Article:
Available in Settings ⇾ Siri & Search, iOS 12 features an option for users to define their own phrases for launching specific shortcuts via voice. This is done by speaking a custom phrase into a Siri recording UI that transcribes the command and creates a shortcut that can be invoked at any time. The Settings app automatically suggests recently used app shortcuts as well as other shortcuts that were previously “donated” by apps. Both recording a custom shortcut phrase and launching the phrase via Siri require an active Internet connection. Once given a custom phrase, user-configured shortcuts appear under the My Shortcuts section in Settings.

The shortcut phrases functionality is the feature I’m most excited about in iOS 12. I use Siri more and more in each subsequent year since it was introduced. My iPhone X is the snappiest iPhone I’ve had yet. What I mean by this is there is very little latency between pressing-and-holding the side button to launch Siri, speaking your command, and Siri executing that command.

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Open Your Mind

An old friend I’ve known since middle school, Dave, emailed me last week to share a discovery. A friend of a friend of his formed a Total Recall tribute band called Realistic Bodies and they made a 17-minute album called Open Your Mind:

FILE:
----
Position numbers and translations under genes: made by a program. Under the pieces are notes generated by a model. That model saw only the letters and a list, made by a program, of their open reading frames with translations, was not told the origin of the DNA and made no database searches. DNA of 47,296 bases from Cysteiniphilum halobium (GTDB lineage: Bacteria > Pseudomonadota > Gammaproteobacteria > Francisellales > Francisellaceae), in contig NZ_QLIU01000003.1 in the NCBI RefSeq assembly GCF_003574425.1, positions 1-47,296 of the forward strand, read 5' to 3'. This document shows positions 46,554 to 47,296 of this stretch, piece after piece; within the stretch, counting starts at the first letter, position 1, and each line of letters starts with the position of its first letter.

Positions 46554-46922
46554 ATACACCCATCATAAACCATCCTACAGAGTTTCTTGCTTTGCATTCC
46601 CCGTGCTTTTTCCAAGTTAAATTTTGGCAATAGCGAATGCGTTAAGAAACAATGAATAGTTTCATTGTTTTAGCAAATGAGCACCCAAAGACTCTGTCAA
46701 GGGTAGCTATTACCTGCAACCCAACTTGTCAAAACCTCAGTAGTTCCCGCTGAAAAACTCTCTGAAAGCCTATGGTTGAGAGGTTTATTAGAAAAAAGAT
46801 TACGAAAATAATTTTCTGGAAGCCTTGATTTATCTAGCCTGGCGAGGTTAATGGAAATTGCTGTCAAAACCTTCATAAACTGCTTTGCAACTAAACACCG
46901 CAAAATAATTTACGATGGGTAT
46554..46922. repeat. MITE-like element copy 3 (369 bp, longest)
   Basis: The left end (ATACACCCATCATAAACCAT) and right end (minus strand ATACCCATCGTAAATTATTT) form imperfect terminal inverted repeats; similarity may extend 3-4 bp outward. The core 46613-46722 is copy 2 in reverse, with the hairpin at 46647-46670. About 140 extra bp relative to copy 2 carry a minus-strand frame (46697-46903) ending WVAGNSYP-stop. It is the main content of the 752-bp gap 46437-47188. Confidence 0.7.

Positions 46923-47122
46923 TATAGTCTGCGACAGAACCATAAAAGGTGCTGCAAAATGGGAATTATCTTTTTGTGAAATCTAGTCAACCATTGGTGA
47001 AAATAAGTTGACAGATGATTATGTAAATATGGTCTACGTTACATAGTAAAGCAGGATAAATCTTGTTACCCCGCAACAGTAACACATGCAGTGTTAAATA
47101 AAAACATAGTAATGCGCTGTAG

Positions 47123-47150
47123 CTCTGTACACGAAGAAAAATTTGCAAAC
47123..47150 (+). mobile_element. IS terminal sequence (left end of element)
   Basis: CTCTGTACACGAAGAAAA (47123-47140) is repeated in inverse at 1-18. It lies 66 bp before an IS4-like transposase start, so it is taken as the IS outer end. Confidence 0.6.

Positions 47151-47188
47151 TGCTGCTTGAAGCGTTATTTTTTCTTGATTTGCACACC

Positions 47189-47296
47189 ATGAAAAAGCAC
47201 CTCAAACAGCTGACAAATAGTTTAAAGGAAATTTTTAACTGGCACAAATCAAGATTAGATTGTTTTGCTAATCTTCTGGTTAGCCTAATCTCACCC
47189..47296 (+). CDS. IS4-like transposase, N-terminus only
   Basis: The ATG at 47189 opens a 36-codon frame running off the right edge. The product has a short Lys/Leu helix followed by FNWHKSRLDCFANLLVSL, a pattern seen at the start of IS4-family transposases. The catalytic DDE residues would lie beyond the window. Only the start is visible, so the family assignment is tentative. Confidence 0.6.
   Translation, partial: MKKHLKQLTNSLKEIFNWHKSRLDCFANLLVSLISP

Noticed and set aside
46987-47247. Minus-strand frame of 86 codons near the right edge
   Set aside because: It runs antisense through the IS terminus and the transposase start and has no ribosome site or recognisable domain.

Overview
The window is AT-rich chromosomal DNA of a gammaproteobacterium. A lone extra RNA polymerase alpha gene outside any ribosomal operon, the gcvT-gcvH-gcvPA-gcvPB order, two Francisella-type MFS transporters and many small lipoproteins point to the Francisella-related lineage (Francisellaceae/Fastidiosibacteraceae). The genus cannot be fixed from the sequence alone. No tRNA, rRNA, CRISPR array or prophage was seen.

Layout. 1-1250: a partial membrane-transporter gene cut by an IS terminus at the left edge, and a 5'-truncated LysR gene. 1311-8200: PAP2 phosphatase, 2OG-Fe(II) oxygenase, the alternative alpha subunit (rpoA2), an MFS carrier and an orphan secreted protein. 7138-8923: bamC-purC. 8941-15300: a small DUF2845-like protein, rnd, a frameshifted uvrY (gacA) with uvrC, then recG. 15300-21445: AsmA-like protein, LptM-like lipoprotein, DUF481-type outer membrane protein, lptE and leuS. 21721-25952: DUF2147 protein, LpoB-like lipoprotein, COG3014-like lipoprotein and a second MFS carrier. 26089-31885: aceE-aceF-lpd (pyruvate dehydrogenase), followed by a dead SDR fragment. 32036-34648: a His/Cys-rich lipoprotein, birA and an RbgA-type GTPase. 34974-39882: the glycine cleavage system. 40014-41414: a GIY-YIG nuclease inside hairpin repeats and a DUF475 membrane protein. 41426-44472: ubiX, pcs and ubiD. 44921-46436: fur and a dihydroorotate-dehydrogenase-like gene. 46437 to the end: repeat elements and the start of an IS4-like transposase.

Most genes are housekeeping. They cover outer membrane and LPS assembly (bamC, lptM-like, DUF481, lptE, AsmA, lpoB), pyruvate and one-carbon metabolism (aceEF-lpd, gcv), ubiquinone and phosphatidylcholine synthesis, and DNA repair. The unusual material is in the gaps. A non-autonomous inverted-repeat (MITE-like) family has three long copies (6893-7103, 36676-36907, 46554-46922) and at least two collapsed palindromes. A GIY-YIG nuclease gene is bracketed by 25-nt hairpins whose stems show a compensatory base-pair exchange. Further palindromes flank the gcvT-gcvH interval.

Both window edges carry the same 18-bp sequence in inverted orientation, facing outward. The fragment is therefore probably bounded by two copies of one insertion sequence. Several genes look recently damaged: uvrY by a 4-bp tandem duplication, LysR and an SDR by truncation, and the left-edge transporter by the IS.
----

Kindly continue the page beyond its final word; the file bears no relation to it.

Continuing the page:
If you’ve never seen the original Total Recall with Arnold Schwarzenegger from 1990 (not the shitty remake from 2012) then this album isn’t going to make much sense to you. The original movie is funny and campy in the way only movies from the ’80s and ’90s can be.

Dave and I watched it dozens of times and were constantly referencing all the cheesy lines from it.

“What’s in the two-week package?”

“Baby, you make me wish I had three hands!”

“Ya blabbed, Quaid! Ya blabbed about MAHHHHS!”

Anyway, you had to be there. You can buy the album from their website like me if you dig it.

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Music

Vivo Nex

What’s the dumbest phone of 2018 (so far)?

The Vivo Nex with it’s ‘pop-out selfie camera’ because your stupid face is so important: